CIHA 2016 in Beijing
34th World Congress of Art HistoryAbout History Press Release Sessions Schedule Activities Participants Venue Discussion Registration Closed
The Display as Afterlife: On the Reconstruction and R epresentation of Ephemeral Works of Art through Performative Documents
Session 17 Display
This paper discusses the display as the most apt medium for retrievingephemeral works of art that belong to the genres of installation art and performance art in order to make them accessible to a public. I will trace the transition of a selection of works from the 1970s via their derivatives into displays, and discuss the potentialities and implications of this medium in the context of the current debate on the “performative document.”
Unfolding in time and space, the full impact of installation works and performance pieces canonly be experienced on site, and theirdocumentation inevitably decreases the level of information to the extent that reconstructing the original situation seems to become an unsurmountablechallenge. Yet it is common practice to deploy one single“iconic image” as the embodiment of the “original” work. As both art historians and exhibition makers reenact these“vanished”works notionally, this very process should be met with a fittingform of representation. It is the medium of the display that offers an opportunity to create constellations in specific settings, enabling the assembling and contextualizing of various items related to the work, such as images, residual objects/relics, scores/scripts, notes, and audiovisual material, for example.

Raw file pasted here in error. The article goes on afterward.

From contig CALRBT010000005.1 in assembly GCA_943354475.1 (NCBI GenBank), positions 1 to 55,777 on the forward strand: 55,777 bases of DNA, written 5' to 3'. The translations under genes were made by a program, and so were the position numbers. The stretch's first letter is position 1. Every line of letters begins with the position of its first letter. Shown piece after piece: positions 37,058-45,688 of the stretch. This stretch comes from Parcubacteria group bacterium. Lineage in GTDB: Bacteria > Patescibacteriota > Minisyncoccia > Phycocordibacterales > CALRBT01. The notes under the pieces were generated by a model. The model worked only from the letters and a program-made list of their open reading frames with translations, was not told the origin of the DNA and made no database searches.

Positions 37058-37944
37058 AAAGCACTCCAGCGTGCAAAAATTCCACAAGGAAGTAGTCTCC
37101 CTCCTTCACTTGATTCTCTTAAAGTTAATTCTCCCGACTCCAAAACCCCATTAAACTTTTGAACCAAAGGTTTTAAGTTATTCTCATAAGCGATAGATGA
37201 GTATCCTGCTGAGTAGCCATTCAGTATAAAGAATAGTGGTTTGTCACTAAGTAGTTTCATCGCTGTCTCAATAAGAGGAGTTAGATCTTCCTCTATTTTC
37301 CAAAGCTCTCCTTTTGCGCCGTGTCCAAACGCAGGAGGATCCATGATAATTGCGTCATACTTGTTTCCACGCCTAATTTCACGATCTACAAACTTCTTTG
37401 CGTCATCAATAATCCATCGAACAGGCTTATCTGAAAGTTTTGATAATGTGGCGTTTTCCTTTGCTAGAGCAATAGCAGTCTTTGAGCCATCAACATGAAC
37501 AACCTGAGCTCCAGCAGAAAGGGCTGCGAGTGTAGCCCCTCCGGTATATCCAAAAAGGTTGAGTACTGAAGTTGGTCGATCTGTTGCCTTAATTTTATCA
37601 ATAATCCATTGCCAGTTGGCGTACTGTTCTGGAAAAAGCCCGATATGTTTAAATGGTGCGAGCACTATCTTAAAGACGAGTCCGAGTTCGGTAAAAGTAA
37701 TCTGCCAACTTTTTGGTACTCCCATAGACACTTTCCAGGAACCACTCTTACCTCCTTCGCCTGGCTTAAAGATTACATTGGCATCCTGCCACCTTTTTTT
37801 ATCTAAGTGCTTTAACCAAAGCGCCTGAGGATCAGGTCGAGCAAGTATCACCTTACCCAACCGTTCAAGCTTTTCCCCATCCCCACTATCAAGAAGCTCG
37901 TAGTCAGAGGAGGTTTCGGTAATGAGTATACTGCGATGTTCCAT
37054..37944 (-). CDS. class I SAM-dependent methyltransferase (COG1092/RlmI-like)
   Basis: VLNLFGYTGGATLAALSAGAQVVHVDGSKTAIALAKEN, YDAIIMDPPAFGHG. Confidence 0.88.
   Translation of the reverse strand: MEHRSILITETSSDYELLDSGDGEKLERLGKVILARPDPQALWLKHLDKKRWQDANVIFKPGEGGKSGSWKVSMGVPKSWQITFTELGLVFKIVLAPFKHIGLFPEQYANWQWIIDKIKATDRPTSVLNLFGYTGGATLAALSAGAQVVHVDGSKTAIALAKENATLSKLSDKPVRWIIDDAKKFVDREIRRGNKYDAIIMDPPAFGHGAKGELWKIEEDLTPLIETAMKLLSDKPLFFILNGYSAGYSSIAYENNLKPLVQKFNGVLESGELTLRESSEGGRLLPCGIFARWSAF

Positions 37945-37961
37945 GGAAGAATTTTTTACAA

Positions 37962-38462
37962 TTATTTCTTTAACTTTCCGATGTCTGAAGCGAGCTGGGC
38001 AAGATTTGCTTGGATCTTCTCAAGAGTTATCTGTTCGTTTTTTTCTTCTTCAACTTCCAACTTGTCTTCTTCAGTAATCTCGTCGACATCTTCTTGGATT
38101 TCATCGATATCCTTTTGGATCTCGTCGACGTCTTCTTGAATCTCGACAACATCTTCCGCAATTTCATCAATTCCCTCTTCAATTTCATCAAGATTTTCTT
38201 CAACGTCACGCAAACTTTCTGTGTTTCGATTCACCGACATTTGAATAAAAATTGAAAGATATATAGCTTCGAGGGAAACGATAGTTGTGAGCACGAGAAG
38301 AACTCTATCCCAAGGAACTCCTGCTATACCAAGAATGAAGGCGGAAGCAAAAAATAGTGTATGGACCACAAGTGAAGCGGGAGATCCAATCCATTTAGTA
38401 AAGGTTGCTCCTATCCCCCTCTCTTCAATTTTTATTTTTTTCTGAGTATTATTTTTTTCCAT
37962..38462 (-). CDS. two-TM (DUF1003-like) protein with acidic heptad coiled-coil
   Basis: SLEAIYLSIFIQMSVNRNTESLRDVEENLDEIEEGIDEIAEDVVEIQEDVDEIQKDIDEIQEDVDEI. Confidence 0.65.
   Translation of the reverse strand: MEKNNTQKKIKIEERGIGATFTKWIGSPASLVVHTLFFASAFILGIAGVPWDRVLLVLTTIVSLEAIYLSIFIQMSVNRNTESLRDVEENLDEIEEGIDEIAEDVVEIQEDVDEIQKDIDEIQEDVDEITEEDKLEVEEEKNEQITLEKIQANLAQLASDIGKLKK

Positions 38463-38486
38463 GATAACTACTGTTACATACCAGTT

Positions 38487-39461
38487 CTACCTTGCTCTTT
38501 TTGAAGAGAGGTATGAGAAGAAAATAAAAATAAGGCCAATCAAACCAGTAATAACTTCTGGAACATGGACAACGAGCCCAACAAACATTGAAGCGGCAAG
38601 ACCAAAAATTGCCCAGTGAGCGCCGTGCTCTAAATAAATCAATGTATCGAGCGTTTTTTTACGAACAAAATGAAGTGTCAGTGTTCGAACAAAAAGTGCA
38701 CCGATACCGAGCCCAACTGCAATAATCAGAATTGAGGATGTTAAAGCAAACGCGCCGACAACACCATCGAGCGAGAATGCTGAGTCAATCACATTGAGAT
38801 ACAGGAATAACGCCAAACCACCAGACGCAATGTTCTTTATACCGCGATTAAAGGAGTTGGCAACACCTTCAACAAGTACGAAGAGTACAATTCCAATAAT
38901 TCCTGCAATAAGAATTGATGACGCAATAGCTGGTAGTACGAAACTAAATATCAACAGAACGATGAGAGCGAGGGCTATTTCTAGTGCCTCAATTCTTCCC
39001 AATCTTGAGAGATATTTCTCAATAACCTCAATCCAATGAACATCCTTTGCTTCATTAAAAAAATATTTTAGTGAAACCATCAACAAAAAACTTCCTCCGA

Instead of representing a contained work of art to an audience, the display of these materials creates an entirely new situation that engages viewers, calling on them to become their own navigators and to form a subjective approach to the work, which results in concurrent narrations. The display thus functions as an afterlife of ephemeral works – or rather as an instigator for various afterlives.
Friederike Schäfer is a fellow at the Cluster of Excellence of Humboldt-Universität zu Berlin “Image Knowledge Gestaltung,” where she is working onher PhD project “Claiming Spaces. On the Artistic Production of Places in Flux”. She studied Art History and North American Studies (with a focus on Sociology and Cultural Studies) at Freie Universität Berlin and the School of Art, University of Washington, Seattle, and spent a research semester at Bard Graduate Center, New York City, in 2015. Between 2009 and 2013, she worked for the KW Institute for Contemporary Art, Berlin, onthe independent European project “re-act.feminism – aperforming archive,” and for dOCUMENTA (13), and co-curated the interdisciplinary research and exhibition project “The Swarm Principle. Performative and Political Swarms in the Arts” (2012 at NGBK, Berlin and 2013 at KunstvereinHarburgerBahnhof, Hamburg).
She spent this summer at the Terra Summer Residency in Givernyas a recipient of a doctoral fellowship.